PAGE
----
Peeling off the miles again

Orange is out of the high pressure system and back up to speed

Sunday April 21st 2002, Author: James Boyd, Location: Transoceanic
Day 51 - 0806 GMT, 21 April 2002

Orange position: 26deg 16S 15deg 41 W
Distance covered in last 24 hours: 254nm

Compared to Sport Elec record in 1997
Position: 41deg 03S 46deg 26W
Distance covered in 24 hour period: 394nm

Orange is 1,245 nm further down the track than Sport Elec

Bruno Peyron's ambitious call to cross the South Atlantic high, rather than risk giving Orange a pasting in a low pressure system has paid off it seems. Despite making just 73 miles in the first 12 hours yesterday, last night Orange got through the high and out into the south easterly Trades and now is back on course making more than 25 knots.

If these conditions persist then at this pace they should once again be able to turn in a series of 500 miles days. This will get them to the Equator in 3-4 days time and will also enable the team to put more miles over the equivalent position from record holder Sport Elec in 1997.

During today's radio sched with the 110ft catamaran on board meteorologist Gilles Chiorri said they had finally picked up the ESE winds at around 2000 last night enabling them to head north. The wind had progressively strengthened the further away they had sailed from the centre of the high.

"It was a bit laborious crossing the high, because it kept moving along with us", commented Chiorri. "But yesterday evening the wind progressively picked up. We hoisted first the big gennaker and then the medium one and we're now under reacher (a large foresail for points of sailing closer to the wind). We now have 21 to 22 knots of true wind and the sea is calm".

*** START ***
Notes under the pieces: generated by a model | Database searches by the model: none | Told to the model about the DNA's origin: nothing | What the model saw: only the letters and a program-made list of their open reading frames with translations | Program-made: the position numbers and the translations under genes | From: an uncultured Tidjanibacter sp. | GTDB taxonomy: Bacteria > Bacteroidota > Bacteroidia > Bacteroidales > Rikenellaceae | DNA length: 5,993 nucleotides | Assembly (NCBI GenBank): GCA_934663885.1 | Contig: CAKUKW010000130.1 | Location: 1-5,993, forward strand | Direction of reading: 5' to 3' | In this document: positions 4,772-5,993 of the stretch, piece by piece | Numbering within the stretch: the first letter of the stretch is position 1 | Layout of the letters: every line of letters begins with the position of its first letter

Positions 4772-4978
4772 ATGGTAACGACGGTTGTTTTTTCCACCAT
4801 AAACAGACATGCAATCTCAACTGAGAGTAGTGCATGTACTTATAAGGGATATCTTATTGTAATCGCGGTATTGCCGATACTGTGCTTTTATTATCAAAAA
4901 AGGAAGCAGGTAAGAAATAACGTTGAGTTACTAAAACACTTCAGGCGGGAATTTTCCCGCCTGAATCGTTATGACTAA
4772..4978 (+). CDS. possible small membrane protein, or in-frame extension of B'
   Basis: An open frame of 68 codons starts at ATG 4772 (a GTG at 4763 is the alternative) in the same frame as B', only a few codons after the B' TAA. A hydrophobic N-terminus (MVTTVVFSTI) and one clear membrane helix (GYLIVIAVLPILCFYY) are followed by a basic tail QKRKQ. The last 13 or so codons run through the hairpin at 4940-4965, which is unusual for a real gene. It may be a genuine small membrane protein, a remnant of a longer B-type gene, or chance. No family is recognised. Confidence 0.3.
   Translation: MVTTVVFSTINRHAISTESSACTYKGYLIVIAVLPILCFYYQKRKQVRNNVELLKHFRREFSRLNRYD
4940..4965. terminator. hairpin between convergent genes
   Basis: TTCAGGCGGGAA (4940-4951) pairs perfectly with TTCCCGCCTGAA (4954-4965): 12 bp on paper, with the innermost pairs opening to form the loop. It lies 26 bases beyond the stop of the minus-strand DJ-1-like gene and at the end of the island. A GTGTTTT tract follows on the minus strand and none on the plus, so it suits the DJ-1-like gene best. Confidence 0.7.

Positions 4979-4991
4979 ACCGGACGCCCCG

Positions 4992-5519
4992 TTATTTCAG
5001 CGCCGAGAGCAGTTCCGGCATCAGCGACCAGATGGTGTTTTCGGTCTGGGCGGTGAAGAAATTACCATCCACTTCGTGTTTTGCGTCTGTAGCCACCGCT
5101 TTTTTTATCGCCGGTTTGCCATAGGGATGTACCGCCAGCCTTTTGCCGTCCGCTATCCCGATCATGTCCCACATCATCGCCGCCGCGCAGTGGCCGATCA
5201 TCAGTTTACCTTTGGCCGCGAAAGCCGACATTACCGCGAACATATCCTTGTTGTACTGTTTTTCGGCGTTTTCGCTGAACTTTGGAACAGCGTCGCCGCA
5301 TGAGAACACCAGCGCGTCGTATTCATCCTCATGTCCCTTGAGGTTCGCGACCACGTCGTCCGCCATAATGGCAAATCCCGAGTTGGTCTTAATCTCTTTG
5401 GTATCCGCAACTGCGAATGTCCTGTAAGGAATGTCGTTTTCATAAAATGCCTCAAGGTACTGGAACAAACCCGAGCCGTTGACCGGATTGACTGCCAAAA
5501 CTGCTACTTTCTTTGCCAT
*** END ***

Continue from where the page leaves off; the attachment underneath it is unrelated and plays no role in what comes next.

Last night in an email skipper Bruno Peyron said that it had enabled them to gain some easting without losing any latitude. "It's not obvious following a course around 60° off the direct route for such a long time but it's interesting to see the result! And the result today is concrete: We're doing 24 knots along the direct route and our little comrades (of The Race and the Jules Verne Trophy) were beating along the Brazilian coast at 9 knots at this latitude and I don't like beating".

French records expert and photographer Christian Fevrier says that Orange this morning was ahead of Sport Elec's equivalent position by 1,245 miles (or 3-4 days). He points out that Sport Elec sailed an average of 310 miles per day between the Falklands and the finish line. Sport Elec also made a fast passage northbound through the Doldrums (making 378, 416 and 393 miles/day), while the forecast appears to be around 10 knots of breeze between 5degS and 5degN for Orange, which will again hamper her progress.

Christian has calculated that if Orange maintains a 350 mile average to the finish line she will complete her circumnavigation in 64-65 days. If they only manage 300 miles per day as an average it will be 66 days.

Bruno Peyron at the chart table

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